There is nearly no place in this world that you cannot see as a tourist. If you have the right passport and a sufficient amount of money, that is. Even North Korea, one of the most secretive and isolated countries of the world is open to tourism. I can imagine you saying ‘who the hell wants to go there’ now. Well, I would like to go, kind of. Plus, more and more people use the opportunity to visit the Land of Whispers. But then again: Is it okay to travel anywhere – regardlessly?
Whoever dares to enter North Korean territory might as well enter the last white spot earth has to offer. A lot of people do not even know that it is possible to visit the land of whispers. Yet according to travel agencies, the numbers of visitors are growing constantly, even though it is at least near to impossible to get official figures. The Pyongyang government actively promotes tourism to North Korea from China and Europe. Even Americans are granted tourist visas, regardless of political animosities. The country needs forex and dollars are sincerely appreciated. Maybe it is better not to think about what that money will be used for.
To those who come, North Korea is not only a devious, dangerous, and corrupt dictatorship but also – and maybe above all – an adventurous temptation. It is a country of which we know next to nothing. Pictures and information that leave the country are meticulously filtered. We don’t know what is true, what is sugarcoated, and what is complete and utter propaganda. There is no McDonalds, no Coca Cola, no Facebook. The journey to North Korea is a journey into the past. The Chinese tourists say that the country is like China back in the 1980s.
Whoever comes to North Korea does this out of curiosity and thirst for adventure. To get to know the country nobody knows. And its people. But journeys to North Korea are well-ordered and conform to the government’s specifications. Getting in touch with the people is possible, but not off-handedly. Discussion partners are carefully selected. A spontaneous chat with a local resident can become a disaster for him, agencies warn.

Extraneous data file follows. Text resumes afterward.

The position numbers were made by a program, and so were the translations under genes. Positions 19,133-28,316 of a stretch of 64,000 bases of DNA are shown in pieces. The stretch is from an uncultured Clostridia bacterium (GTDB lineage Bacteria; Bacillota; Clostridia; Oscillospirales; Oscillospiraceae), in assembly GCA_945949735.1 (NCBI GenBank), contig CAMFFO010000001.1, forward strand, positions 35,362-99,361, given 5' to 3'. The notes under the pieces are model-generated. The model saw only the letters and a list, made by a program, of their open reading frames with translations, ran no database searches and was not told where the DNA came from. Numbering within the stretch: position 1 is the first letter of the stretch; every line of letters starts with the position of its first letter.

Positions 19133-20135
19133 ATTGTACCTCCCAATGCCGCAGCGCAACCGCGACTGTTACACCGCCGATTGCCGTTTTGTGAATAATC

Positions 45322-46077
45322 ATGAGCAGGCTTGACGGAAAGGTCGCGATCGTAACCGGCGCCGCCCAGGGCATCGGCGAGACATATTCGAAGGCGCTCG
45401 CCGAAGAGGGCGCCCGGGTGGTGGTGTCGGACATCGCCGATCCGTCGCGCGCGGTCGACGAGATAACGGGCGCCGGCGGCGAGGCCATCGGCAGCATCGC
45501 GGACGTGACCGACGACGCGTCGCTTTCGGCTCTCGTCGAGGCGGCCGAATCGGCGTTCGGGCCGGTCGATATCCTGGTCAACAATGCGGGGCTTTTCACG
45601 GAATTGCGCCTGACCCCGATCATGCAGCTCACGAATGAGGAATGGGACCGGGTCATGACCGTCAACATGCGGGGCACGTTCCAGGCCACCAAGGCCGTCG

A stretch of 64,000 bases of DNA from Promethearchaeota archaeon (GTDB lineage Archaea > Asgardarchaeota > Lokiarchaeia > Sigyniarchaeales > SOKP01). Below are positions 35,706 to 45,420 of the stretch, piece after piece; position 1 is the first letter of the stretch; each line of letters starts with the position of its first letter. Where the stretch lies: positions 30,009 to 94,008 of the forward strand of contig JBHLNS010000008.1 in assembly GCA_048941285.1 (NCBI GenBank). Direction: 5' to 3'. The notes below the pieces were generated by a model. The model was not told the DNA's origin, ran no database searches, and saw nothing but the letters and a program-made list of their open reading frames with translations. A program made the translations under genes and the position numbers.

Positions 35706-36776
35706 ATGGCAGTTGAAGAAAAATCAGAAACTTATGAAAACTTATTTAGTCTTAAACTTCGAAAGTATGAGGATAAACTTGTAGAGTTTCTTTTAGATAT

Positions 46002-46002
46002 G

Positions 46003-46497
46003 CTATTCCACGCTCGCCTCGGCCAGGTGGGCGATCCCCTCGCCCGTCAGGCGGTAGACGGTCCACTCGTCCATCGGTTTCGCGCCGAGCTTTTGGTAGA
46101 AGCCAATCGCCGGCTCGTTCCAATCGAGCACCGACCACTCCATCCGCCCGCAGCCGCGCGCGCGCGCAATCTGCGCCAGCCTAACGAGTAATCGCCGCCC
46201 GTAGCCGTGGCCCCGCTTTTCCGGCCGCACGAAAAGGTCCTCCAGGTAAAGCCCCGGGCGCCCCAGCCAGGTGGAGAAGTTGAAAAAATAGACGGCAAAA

If free exchange with residents of North Korea is not possible, then what does tourism mean for them? On the one hand, it offers another perspective on the west – a less biased perspective on a world that most North Koreans only know from propaganda material. Financially though, the greatest of the population does not benefit from tourism as the money brought into the country goes directly to the government. So – if tourism finances this government, does it also legitimize its demeanor?
Ultimately, the question if North Korea tourism is ethically and morally tenable, is another question: Is traveling a political statement? And if it were, North Korea would not be the only country on a list of states to which a visit would be reprehensible.
Would I travel to North Korea? Probably, yes. But as a journalist who openly reveals herself as that on the internet, I think I would hardly stand a chance to even get a tourist visa. The North Korean government does not actually like journalists in the country. They are dangerous. They might uncover and propagate what everything is really like, in the Land of Whispers.
More about North Korea tourism and the Land of Whispers:
Is tourism in North Korea a good or bad idea? Eleven defectors share their thoughts on nknews.org
Dominik Schwarz has traveled to North Korea and explains why he did so in Why I traveled to North Korea
Mandy has just booked a trip to North Korea. While her very detailed and well argued article on the moral aspects of traveling to North Korea is only available in German, she has found a Youtube video about North Korea which I also find worth sharing.
Credit for all photos used in this article go to Stephan who has a lot more beautiful and intriguing pictures of North Korea on his Flickr profile.